Fill the Void Screen 16 articles

Fill the Void


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  • It’s the sort of politely middling art film that will no doubt lead many urbanites of all ages to deeply, earnestly question their most fundamental moral beliefs for half an hour over expensive cocktails after the movie and then never think of it again.

  • At no point does it even remotely approach the wit and sophistication of Austen (its professed model), and I'm afraid I can't help but recoil from its unapologetic embrace of "traditional" roles for women, however feisty said women may prove within the confines of those dictates.

  • My central reservation with Fill the Void is that it is ostensibly a woman-centred film, but lacks a feminist consciousness. The young woman protagonist is the primary point of focus, and she is portrayed with great, generous psychological detail – individualised in a way that grabs our attention and sympathy. But this is precisely the problem: we remain at the level of individual decisions and actions, without ever moving to a higher level of systemic reflection or questioning or critique.

  • While the social milieu is nicely realized, other parts of the drama are not. Too often Burshtein cuts off a scene prematurely, darting away just as the crucial moment of emotion or confrontation appears. It’s obviously not a subculture in which people have wide-ranging heart-to-heart talks, but there is little in the way of action to compensate. Poignant close-ups are no substitute for character development.

  • The mise-en-scene of this Israeli drama is appropriately suffocating: the camera rarely moves, the focus is often shallow, and there's little intimation of the world outside the frame. As a result none of the religious rituals feels particularly spiritual, and even the nominally happy ending fails to alleviate the oppressive tone.

  • In the narrow space between her desire to placate and her nascent understanding that this decision is for life, Yeron expresses a world of terror. Yet a convenient turn of events heads off this psychological drama turning this microcosmic family piece into something that feels like the fulfilment of an idealistic agenda.

  • That "Fill the Void" emerges as a trickily qualified feminist work is testament to the writer-director's light touch as a rhetorical conductor.

  • Burshtein unfolds her complex drama with a deft, patient hand, tracking the manipulations and transactions that mark the community's behaviors while registering the fallout of Shira's reluctance to wed against her will. It's a tightly wound film, for all its seemingly relaxed pace, and one that shrewdly maps out the levels of social obligation that affect all the film's characters.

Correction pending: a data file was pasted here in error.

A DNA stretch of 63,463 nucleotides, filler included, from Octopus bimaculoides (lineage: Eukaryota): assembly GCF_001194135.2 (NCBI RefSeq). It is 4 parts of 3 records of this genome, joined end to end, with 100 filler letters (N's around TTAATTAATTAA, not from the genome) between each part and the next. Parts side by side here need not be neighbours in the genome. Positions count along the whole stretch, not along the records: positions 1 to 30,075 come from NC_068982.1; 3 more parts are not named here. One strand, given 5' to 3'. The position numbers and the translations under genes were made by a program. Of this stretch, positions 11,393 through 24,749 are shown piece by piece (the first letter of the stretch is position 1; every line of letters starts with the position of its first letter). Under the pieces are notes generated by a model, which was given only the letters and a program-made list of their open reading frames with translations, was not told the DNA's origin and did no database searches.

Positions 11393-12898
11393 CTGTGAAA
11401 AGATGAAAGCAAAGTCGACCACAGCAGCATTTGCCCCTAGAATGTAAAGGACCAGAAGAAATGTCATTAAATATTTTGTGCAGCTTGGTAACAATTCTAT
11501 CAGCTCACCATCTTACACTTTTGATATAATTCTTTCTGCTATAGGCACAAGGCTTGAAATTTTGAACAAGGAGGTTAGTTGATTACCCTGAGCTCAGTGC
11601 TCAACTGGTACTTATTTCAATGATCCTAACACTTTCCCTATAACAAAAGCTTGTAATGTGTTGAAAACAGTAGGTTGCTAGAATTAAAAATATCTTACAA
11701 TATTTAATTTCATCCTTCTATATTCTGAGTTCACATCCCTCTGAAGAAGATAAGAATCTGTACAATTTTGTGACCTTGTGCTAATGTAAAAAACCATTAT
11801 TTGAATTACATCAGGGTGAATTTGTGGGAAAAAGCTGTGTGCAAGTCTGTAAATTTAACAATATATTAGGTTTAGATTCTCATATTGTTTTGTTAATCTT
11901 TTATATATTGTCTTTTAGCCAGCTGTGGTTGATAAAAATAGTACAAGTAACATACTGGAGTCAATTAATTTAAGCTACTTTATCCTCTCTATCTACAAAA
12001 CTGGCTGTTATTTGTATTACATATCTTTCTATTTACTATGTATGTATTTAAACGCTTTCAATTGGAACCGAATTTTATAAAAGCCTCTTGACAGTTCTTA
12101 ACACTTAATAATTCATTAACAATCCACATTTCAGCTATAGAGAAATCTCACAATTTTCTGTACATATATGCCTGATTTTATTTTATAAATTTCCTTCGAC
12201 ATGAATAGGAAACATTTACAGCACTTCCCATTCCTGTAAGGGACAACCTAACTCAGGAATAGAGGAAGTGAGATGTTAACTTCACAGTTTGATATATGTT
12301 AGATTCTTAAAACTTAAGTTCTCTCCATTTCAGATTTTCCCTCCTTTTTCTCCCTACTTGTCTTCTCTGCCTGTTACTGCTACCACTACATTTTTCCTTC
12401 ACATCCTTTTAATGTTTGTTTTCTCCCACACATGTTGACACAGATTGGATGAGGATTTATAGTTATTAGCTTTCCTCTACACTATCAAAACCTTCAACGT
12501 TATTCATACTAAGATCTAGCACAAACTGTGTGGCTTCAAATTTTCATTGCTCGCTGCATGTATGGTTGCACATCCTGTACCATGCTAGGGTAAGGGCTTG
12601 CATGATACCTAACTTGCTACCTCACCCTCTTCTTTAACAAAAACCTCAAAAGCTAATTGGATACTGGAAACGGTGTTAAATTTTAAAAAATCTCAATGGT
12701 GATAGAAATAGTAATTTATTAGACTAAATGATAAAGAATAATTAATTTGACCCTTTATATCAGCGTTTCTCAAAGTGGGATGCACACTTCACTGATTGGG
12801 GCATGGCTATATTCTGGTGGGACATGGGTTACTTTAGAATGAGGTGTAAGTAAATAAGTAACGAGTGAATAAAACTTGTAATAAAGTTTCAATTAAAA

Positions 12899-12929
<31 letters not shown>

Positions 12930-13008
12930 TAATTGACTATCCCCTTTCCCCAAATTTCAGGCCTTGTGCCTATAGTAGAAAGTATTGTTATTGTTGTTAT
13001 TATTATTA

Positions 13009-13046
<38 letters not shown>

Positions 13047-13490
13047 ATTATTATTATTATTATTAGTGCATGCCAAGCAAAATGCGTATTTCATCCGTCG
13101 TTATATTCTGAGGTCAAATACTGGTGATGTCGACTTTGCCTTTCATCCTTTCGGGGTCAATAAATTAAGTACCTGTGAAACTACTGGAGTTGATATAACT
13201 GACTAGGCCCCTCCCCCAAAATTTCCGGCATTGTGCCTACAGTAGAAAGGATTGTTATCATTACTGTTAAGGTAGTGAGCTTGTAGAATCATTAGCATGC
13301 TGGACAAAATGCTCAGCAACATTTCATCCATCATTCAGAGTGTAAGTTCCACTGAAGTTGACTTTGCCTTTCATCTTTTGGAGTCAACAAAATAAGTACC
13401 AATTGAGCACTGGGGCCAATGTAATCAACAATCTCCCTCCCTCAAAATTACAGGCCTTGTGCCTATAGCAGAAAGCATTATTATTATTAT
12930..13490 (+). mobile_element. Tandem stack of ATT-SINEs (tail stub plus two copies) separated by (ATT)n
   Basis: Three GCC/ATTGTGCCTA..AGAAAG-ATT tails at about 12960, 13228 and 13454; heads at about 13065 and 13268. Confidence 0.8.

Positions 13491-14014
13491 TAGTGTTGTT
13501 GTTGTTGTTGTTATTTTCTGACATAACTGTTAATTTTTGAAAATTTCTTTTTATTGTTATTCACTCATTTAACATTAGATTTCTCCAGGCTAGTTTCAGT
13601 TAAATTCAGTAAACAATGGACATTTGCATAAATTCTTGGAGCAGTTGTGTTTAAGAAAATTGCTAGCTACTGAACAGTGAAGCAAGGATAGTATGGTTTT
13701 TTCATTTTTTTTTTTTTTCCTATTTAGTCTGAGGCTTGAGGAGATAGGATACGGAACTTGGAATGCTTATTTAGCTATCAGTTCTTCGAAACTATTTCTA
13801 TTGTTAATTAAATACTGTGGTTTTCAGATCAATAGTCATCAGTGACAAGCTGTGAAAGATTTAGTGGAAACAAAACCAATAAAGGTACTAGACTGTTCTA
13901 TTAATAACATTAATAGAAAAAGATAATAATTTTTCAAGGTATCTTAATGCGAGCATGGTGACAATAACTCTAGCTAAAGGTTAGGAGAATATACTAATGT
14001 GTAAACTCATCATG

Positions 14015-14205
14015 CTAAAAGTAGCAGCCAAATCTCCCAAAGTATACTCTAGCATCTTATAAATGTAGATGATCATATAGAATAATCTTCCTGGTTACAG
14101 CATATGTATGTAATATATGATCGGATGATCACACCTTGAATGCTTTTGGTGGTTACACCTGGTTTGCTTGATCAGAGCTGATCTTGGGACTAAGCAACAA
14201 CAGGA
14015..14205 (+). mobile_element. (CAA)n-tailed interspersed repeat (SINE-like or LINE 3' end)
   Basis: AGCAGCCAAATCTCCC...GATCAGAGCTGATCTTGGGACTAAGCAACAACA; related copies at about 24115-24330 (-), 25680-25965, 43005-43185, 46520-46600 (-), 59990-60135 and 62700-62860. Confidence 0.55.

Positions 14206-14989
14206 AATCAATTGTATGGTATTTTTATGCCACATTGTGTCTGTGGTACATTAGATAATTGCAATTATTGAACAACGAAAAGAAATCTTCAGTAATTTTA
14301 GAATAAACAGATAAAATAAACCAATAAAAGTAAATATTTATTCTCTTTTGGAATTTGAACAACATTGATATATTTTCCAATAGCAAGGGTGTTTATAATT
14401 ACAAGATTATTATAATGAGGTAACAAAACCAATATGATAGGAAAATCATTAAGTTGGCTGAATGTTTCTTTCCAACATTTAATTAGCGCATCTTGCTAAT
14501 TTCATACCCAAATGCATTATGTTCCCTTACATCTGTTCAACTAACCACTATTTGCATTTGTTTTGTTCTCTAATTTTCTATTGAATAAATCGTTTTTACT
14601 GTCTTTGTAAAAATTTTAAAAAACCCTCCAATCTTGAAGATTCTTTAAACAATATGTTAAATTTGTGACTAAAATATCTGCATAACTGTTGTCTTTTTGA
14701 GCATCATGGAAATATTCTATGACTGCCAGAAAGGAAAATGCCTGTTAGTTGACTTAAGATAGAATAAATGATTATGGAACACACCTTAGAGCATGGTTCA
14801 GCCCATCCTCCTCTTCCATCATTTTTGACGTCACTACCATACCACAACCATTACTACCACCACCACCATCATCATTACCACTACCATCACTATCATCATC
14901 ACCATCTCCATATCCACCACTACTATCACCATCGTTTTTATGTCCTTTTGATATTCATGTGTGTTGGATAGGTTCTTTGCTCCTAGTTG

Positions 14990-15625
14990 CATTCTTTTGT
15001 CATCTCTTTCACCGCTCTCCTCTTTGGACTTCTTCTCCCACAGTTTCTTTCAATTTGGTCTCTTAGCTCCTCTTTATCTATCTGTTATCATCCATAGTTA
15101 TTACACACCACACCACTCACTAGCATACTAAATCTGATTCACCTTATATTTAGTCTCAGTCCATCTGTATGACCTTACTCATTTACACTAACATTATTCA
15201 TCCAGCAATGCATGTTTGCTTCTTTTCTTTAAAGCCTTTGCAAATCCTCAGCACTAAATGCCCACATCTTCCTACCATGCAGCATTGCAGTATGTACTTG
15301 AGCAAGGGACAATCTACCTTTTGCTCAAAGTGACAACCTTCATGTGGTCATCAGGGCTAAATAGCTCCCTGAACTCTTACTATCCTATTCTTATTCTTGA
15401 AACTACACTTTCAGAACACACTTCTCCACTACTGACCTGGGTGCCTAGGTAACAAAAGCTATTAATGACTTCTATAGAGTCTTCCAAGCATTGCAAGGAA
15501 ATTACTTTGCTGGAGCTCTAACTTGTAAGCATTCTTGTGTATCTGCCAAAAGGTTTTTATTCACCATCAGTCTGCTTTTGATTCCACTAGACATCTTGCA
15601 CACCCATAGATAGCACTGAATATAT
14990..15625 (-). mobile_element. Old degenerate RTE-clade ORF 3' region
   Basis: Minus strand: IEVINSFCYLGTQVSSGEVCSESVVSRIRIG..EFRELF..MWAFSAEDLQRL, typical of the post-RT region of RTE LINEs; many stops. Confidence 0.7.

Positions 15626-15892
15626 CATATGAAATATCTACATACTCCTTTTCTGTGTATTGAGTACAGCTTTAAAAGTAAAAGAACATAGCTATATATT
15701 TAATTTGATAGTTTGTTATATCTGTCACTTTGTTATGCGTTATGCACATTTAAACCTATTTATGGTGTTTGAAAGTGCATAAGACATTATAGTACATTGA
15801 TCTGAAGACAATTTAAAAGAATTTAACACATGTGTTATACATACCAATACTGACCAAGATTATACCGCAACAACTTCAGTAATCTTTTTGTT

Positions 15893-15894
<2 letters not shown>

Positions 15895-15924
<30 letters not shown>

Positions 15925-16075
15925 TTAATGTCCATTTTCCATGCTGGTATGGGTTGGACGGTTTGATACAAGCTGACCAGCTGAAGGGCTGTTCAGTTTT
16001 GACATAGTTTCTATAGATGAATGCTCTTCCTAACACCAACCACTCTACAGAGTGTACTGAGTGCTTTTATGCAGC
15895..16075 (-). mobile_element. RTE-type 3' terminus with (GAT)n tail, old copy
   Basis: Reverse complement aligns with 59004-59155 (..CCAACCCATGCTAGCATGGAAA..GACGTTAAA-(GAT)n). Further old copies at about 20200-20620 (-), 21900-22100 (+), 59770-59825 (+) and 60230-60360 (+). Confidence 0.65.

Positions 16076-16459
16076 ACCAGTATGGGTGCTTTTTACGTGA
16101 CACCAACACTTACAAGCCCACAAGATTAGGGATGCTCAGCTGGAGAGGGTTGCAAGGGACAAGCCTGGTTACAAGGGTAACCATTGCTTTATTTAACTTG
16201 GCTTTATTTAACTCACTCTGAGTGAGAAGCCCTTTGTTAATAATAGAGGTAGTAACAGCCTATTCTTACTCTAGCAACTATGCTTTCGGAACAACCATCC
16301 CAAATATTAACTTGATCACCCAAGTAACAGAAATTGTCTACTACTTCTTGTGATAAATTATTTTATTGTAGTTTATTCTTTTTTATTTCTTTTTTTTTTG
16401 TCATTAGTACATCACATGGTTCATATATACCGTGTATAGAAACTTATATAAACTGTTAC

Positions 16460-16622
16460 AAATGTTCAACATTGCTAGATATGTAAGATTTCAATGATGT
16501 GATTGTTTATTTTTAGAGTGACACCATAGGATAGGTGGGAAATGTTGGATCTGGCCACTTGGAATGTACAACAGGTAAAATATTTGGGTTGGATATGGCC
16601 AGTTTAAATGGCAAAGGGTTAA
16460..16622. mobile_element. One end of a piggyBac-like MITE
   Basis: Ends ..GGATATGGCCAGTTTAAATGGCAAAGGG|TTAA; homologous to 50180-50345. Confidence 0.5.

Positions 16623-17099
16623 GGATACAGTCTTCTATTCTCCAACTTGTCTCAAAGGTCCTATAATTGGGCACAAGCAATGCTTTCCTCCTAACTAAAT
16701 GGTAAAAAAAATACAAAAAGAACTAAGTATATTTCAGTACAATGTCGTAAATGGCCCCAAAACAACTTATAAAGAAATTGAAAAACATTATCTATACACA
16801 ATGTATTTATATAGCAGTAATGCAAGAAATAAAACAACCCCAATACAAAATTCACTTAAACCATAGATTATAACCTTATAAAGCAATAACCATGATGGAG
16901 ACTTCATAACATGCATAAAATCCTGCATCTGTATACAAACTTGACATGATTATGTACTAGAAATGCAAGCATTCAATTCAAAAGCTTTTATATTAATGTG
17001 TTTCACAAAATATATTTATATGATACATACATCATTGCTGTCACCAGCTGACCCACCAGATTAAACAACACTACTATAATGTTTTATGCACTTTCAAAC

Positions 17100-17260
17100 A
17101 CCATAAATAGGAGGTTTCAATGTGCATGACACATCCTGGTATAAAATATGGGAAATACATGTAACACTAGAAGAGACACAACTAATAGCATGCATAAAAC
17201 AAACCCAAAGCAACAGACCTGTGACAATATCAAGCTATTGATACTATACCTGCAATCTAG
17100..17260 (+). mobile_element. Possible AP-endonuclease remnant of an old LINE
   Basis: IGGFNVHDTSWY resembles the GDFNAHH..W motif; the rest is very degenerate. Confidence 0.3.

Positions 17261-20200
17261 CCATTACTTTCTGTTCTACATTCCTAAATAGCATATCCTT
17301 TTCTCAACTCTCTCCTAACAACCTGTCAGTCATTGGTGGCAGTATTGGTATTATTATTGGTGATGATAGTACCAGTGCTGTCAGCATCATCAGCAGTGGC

• While Fill the Void paints a painstaking portrait of these people and their culture—which New York native Burshtein adopted as her own several years ago—the film is no ethnographic study. It is a drama that redefines love by offering a conception of romance and marriage shaped by the unique cultural perspective of its characters. The film’s narrative is thus deepened rather than upstaged by its exotic social context.

  • A triumph of style - might be an Israeli thing, see also Restoration - hazy soft-focus and very hot highlights married with bizarre compositions and people right on the edge of the frame (the whole film looks like a dream sequence) effectively making a virtue of the alien psychology ("Stop me from feeling!" prays our heroine) and the fact that the whole community is straight out of Fiddler on the Roof.

  • This romantic melodrama, written and directed by Rama Burshtein, has an irresistible allure despite its bathetic drift. Burshtein takes a quasi-ethnographic look at the devout community—the opening maneuvers of the matchmaker’s plot have a Hitchcockian devilry, and the socioeconomic power of rabbis at holiday time is brought to the fore. The intense focus on ritual is deep and narrow, revealing its infiltration into the most intimate corners of life—and that’s where the drama arises.

  • Fill the Void captures [Yaron's] exquisite performance in quiet moments, the character isolated in thought. The film isn’t exactly rousing in its conclusion, but it’s always respectful: a serious ethical inquiry into matters of women’s choice, both imposed and seized upon. Check it out.

  • It was directed with a sure, delicate touch and great intimacy by Rama Burshtein, a New York-born Orthodox woman who studied film in Israel. She counts David Lynch as a favorite, but she’s also a classicist whose precise framing, beautiful lighting and unabashedly sexy but chaste scenes make this a festival must-see.

  • Director Rama Burshtein’s debut is nothing less than astonishing. She’s a card-carrying member of Israel’s Hared community and, with that experience, has crafted a work of moral complexity and visual artistry, the contents of which some viewers will find repellent. A major component of the film’s triumph comes courtesy of Hadas Yaron as the 18-year-old Shira. With minimal means—furtive glances, pursed lips, and all other manner of momentary hesitations—her performance speaks volumes.

  • Burshtein's lush visual sensibility, and the subtle performances of the excellent cast, create an aching portrayal of longing and interdependence that transcends the boundaries of the family's small world.

  • It’s missing the point to complain that Fill the Void is conservative; the terms of its argument are so far outside familiar western social norms that the film registers as altogether radical in its gentle, elegantly expressed otherness. To establish this hermetic social world, largely restricted to interiors, Burshtein and DP Asaf Sudri create a distinctive and seductive visual style that emphasises intimacy: shallow focus, low angles, highly composed groupings.

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